(Emphasis added).


Boatmen's argues that the agreements are enforceable because there is no showing of a lack of good faith or failure to exercise ordinary care. See Mo.Rev.Stat. Sec. 400.4-103(1) ("[N]o agreement can disclaim a bank's responsibility for its own lack of good faith or failure to exercise ordinary care."). Boatmen's argues that it acted in good faith and exercised ordinary care, citing evidence that banks generally direct check proceeds to lock box identification numbers, rather than named payees. Boatmen's argues that, at the very least, there exists a question of fact as to whether it exercised ordinary care.


Continental responds that the indemnification provisions do not protect Boatmen's from liability. In Missouri, parties may contractually allocate the risk of loss. See, e.g., Mo.Rev.Stat. Sec. 400.4-103(1); Rock Springs Realty, Inc. v. Waid, 392 S.W.2d 270, 272 (Mo.1965). There are, however, two reasons why the agreements in this case do not protect Boatmen's actions. First, Boatmen's cannot disclaim failure to exercise ordinary care. See Mo.Rev.Stat. Sec. 400.4-103(1). There are a number of cases which hold that a bank's failure to process a check consistently with a restrictive endorsement constitutes lack of ordinary care as a matter of law. See, e.g., Cairo Coop. Exch. v. First Nat'l Bank, 228 Kan. 613, 620 P.2d 805, 809 (1980) (depository bank's failure to deposit checks according to restrictive indorsement constitutes lack of ordinary care); Kelly v. Central Bank and Trust Co., 794 P.2d 1037, 1042-43 (Colo.Ct.App.1989) (bank failed to act in accordance with reasonable commercial standards by depositing checks inscribed "For Deposit Only" to an account other than payee's). See also Mid-Atlantic Tennis Courts, Inc. v. Citizens Bank & Trust Co., 658 F.Supp. 140, 143-44 (D.Md.1987). Boatmen's payment of check proceeds to a lock box other than the named payee's contradicts section 400.3-117(c) and constitutes lack of ordinary care as a matter of law.


Second, Missouri courts strictly construe indemnity contracts. Uelk v. Directory Distrib. Ass'n., Inc., 803 S.W.2d 632, 635 (Mo.Ct.App.1991). Clear language is required to show that a contract of indemnity was intended to cover conditions or operations under the control of the party indemnified. Parks v. Union Carbide Corp., 602 S.W.2d 188, 190 (Mo.1980).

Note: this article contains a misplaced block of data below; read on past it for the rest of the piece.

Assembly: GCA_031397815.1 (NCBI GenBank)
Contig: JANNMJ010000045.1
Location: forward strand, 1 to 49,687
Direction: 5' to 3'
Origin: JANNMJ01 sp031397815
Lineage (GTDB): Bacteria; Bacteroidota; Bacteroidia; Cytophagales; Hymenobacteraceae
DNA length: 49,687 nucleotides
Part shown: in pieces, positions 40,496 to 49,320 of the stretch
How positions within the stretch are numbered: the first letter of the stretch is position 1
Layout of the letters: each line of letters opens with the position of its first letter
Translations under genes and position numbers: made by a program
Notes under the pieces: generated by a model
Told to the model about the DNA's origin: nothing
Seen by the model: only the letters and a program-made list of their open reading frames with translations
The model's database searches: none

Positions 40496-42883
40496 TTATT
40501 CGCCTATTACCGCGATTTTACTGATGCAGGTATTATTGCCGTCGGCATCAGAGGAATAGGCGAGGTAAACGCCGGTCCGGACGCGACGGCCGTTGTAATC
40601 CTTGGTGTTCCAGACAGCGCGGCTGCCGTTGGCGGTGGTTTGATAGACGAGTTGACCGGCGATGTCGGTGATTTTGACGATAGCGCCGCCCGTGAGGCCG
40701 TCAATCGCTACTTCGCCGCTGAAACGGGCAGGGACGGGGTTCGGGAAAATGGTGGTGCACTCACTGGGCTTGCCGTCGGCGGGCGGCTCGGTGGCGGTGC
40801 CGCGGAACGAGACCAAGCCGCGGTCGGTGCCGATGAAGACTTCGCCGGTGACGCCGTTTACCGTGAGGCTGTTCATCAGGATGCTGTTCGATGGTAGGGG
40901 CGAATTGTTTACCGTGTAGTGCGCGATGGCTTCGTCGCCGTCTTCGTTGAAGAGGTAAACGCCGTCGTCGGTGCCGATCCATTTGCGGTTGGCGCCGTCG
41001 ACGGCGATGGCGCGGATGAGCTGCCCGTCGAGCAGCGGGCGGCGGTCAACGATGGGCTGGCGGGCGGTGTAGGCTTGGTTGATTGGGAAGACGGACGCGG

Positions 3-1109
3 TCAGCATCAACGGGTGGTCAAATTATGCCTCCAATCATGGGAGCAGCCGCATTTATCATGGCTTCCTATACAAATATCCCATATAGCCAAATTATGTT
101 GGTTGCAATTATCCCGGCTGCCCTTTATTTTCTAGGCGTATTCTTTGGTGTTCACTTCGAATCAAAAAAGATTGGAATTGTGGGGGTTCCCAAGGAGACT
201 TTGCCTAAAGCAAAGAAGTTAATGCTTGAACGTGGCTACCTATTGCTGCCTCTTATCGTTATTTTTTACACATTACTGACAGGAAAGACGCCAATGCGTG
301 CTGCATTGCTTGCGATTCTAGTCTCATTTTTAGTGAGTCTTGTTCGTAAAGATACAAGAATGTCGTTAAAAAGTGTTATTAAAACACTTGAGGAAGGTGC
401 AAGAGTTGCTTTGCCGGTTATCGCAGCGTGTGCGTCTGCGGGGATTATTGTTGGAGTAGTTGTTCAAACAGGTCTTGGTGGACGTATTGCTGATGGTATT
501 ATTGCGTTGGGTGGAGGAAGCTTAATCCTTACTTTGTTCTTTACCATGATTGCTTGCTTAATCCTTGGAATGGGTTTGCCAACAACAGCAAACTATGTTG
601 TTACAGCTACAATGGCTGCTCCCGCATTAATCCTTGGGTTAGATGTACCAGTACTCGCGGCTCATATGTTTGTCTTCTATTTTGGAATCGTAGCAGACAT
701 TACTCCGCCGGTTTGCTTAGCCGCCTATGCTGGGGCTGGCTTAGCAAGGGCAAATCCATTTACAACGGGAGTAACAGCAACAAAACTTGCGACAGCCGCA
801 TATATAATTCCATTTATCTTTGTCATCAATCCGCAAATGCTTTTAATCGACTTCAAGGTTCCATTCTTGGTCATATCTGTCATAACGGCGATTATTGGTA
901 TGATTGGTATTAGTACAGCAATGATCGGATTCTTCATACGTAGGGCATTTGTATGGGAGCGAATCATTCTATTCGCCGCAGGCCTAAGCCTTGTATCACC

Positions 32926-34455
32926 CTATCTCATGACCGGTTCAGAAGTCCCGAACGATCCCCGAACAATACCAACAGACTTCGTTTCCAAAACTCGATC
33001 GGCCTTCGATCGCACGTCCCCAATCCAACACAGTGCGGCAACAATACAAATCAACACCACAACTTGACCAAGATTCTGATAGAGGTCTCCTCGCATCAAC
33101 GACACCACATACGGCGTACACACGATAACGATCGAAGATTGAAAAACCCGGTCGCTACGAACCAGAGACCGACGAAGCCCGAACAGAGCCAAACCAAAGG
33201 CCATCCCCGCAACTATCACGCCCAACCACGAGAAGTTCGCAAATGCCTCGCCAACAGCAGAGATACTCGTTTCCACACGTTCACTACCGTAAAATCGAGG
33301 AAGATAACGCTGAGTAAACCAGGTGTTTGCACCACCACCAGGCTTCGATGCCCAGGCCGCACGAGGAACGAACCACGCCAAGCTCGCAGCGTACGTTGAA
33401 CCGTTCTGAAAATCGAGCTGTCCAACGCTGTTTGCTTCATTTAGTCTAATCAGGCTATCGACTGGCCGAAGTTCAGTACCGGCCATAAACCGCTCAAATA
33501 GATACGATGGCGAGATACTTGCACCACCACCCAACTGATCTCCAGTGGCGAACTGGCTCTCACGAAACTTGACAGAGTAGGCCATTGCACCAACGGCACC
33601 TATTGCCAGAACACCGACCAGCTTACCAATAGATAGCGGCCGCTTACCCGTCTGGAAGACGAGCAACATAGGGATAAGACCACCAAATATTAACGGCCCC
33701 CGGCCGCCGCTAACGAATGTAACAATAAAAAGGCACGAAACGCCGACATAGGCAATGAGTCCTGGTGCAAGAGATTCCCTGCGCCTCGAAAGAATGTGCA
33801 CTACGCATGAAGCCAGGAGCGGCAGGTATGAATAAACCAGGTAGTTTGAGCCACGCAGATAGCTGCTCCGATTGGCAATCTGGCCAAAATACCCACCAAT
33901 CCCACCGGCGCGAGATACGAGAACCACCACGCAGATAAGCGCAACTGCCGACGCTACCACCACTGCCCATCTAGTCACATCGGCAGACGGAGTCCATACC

The language in the agreements before us lacks the requisite clarity needed to indemnify Boatmen's for its misdirection of the funds. Nothing in the provisions expressly requires Continental to indemnify Boatmen's if Boatmen's erroneously relied on an incorrect LBID provided by a Continental customer. Moreover, the indemnification language could be interpreted as requiring Continental to indemnify and hold Boatmen's harmless from claims of third parties because the language suggests that Boatmen's would be indemnified from any losses Boatmen's sustained. Further, although Continental asked Boatmen's to authorize the Command to place Continental's LBID number on its checks, Boatmen's forwarded the authorizing letter to the Command and never explained to Continental or the Command that the checks would be exclusively processed according to the identification number. Indeed, Boatmen's explained in its "Description of Services" that "funds are wire transferred according to instructions provided by the customer." Under these circumstances, we are persuaded that the indemnification clauses do not protect Boatmen's from liability.